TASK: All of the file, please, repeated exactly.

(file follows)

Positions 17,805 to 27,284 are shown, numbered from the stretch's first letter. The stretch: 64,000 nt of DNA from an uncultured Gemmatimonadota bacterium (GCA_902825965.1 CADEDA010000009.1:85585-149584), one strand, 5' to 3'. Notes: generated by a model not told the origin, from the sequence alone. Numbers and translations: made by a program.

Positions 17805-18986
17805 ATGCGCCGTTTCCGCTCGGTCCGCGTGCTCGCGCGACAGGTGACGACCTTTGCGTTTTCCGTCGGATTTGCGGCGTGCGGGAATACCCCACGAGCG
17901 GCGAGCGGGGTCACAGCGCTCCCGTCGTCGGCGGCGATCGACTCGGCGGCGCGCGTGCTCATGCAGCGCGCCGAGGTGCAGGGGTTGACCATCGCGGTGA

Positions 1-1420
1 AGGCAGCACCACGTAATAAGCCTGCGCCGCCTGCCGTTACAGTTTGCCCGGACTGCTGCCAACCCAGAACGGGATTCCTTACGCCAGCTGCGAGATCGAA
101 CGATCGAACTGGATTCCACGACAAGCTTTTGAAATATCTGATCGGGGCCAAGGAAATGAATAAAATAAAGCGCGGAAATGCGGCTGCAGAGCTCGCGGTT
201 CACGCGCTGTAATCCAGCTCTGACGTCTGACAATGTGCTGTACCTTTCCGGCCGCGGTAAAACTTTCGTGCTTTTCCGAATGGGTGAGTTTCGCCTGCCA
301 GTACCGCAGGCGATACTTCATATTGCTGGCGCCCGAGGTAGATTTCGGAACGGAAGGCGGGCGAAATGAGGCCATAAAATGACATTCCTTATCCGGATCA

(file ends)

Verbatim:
Positions 17,805 to 27,284 are shown, numbered from the stretch's first letter. The stretch: 64,000 nt of DNA from an uncultured Gemmatimonadota bacterium (GCA_902825965.1 CADEDA010000009.1:85585-149584), one strand, 5' to 3'. Notes: generated by a model not told the origin, from the sequence alone. Numbers and translations: made by a program.

Positions 17805-18986
17805 ATGCGCCGTTTCCGCTCGGTCCGCGTGCTCGCGCGACAGGTGACGACCTTTGCGTTTTCCGTCGGATTTGCGGCGTGCGGGAATACCCCACGAGCG
17901 GCGAGCGGGGTCACAGCGCTCCCGTCGTCGGCGGCGATCGACTCGGCGGCGCGCGTGCTCATGCAGCGCGCCGAGGTGCAGGGGTTGACCATCGCGGTGA

Positions 1-1420
1 AGGCAGCACCACGTAATAAGCCTGCGCCGCCTGCCGTTACAGTTTGCCCGGACTGCTGCCAACCCAGAACGGGATTCCTTACGCCAGCTGCGAGATCGAA
101 CGATCGAACTGGATTCCACGACAAGCTTTTGAAATATCTGATCGGGGCCAAGGAAATGAATAAAATAAAGCGCGGAAATGCGGCTGCAGAGCTCGCGGTT
201 CACGCGCTGTAATCCAGCTCTGACGTCTGACAATGTGCTGTACCTTTCCGGCCGCGGTAAAACTTTCGTGCTTTTCCGAATGGGTGAGTTTCGCCTGCCA
301 GTACCGCAGGCGATACTTCATATTGCTGGCGCCCGAGGTAGATTTCGGAACGGAAGGCGGGCGAAATGAGGCCATAAAATGACATTCCTTATCCGGATCA